Washington Grown Video Shoot

North Central Washington Cover Crop Tour October 4th, 2018

Hear from farmers about cover cropping and grazing in dryland wheat. There will also be updates from RMA, NRCS, and WSU on soil health and animal nutrition.

The Field Day will take place on October 4th, 2018. The tour will start at Cavadini Partnership in Bridgeport and end at the Double J ranch in Okanogan. Following the tour, there will be beverages and a BBQ.

Please RSVP by September 22nd. To RSVP, email rachel@okanogancd.org.

 

Tardigrade Are Soil Stars that Can Survive in Space

This interesting article mentions one of the soil stars, the Tardigrade, which has survived space travel. In fact, 68% Tardigrade came back to Earth alive after being launched into space without spacesuits!
Here is the excerpt about them from the article on alien microbes:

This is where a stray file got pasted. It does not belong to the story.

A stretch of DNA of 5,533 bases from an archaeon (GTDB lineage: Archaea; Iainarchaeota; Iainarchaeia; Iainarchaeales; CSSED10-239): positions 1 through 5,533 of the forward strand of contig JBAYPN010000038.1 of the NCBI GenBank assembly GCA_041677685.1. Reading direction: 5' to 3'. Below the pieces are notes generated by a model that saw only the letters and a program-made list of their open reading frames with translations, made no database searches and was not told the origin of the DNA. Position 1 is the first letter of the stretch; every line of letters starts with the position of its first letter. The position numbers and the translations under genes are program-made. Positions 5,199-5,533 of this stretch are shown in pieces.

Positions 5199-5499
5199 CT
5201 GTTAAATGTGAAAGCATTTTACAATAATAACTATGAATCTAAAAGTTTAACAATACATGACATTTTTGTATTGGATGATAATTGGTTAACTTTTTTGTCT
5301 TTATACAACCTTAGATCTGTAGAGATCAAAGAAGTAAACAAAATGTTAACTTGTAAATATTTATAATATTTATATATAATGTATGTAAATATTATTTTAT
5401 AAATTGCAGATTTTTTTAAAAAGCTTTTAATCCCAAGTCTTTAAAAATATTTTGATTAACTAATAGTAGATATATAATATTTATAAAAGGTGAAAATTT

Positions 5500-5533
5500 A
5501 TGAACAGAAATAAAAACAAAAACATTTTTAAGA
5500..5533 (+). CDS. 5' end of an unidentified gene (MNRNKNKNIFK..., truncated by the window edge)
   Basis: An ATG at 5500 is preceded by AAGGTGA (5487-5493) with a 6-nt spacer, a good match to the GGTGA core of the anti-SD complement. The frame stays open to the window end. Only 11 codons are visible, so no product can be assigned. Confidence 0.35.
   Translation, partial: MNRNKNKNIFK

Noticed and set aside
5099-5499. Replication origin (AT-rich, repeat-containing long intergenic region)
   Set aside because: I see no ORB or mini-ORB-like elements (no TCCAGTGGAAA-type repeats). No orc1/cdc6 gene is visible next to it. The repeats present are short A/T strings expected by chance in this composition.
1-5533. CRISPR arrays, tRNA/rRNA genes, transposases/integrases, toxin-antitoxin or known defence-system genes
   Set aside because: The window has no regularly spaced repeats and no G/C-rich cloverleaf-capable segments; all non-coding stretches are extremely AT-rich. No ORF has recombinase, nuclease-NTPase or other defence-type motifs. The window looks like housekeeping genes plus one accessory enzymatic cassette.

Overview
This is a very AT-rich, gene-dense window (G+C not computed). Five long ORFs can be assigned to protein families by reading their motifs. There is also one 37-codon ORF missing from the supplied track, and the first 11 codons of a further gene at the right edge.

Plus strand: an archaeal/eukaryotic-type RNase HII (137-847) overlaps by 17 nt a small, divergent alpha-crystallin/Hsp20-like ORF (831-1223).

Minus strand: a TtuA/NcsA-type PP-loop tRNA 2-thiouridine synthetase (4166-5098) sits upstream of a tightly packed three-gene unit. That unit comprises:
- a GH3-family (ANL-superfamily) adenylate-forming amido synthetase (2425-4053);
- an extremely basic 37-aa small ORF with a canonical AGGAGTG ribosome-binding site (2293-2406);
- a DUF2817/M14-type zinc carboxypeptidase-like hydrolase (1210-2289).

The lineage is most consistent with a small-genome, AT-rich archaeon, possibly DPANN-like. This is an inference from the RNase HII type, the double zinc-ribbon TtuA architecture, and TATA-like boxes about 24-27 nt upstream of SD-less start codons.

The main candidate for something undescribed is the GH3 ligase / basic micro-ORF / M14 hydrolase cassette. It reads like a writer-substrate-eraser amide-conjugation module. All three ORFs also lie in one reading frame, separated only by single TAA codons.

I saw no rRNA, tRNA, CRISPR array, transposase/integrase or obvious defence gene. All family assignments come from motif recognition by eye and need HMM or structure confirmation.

“Little, if anything, is (publicly) known yet about the actual characteristics of the “alien” bacteria. The fact that they were found on the outside of the ISS, in low-Earth orbit, is intriguing, but nothing conclusive can be said until it can be determined they didn’t originate from Earth itself. There are many different kinds of microorganisms on Earth, and it is possible that some could get lofted into low-Earth orbit. They are already known to exist in the upper atmosphere and it’s also known that at least one type of microorganism can survive in space itself for some periods of time – tardigrades (water bears). In 2007, some living tardigrades were sent into space on the outside of a FOTON-M3 rocket for ten days by European researchers. 68 percent of them survived the trip, including coming back to Earth. Perhaps there are some other tiny earthly bugs which could do that as well.”
Read the full article from EarthSky here.

Washington State Soil Health Project Reports 2017

These are the first reports for the eight new contracts for 2017-2020 and for the continuation in 2017 of the first round of projects, which received additional funding. The results are encouraging and, in some cases, fascinating. By demonstrating positive outcomes, these results will promote better soil practices in our state.